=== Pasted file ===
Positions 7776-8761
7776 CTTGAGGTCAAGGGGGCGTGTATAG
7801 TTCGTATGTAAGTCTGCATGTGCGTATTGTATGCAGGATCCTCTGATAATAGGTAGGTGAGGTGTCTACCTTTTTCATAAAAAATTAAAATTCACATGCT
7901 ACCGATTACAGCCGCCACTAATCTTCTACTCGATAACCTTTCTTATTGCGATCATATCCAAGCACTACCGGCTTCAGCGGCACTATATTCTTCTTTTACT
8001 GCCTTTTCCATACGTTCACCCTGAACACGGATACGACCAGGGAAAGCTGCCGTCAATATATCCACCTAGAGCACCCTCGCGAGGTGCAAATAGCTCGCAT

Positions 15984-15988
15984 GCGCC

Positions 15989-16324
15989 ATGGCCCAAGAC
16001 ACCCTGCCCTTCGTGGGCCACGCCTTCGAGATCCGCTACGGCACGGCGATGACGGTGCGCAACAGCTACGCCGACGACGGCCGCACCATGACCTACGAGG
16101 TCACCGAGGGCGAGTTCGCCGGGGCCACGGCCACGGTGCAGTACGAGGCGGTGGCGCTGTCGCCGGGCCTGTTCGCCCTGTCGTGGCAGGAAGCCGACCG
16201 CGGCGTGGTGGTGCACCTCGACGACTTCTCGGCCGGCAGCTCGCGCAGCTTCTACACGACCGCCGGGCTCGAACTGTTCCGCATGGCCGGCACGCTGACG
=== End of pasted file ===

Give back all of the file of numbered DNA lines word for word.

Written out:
Positions 7776-8761
7776 CTTGAGGTCAAGGGGGCGTGTATAG
7801 TTCGTATGTAAGTCTGCATGTGCGTATTGTATGCAGGATCCTCTGATAATAGGTAGGTGAGGTGTCTACCTTTTTCATAAAAAATTAAAATTCACATGCT
7901 ACCGATTACAGCCGCCACTAATCTTCTACTCGATAACCTTTCTTATTGCGATCATATCCAAGCACTACCGGCTTCAGCGGCACTATATTCTTCTTTTACT
8001 GCCTTTTCCATACGTTCACCCTGAACACGGATACGACCAGGGAAAGCTGCCGTCAATATATCCACCTAGAGCACCCTCGCGAGGTGCAAATAGCTCGCAT

Positions 15984-15988
15984 GCGCC

Positions 15989-16324
15989 ATGGCCCAAGAC
16001 ACCCTGCCCTTCGTGGGCCACGCCTTCGAGATCCGCTACGGCACGGCGATGACGGTGCGCAACAGCTACGCCGACGACGGCCGCACCATGACCTACGAGG
16101 TCACCGAGGGCGAGTTCGCCGGGGCCACGGCCACGGTGCAGTACGAGGCGGTGGCGCTGTCGCCGGGCCTGTTCGCCCTGTCGTGGCAGGAAGCCGACCG
16201 CGGCGTGGTGGTGCACCTCGACGACTTCTCGGCCGGCAGCTCGCGCAGCTTCTACACGACCGCCGGGCTCGAACTGTTCCGCATGGCCGGCACGCTGACG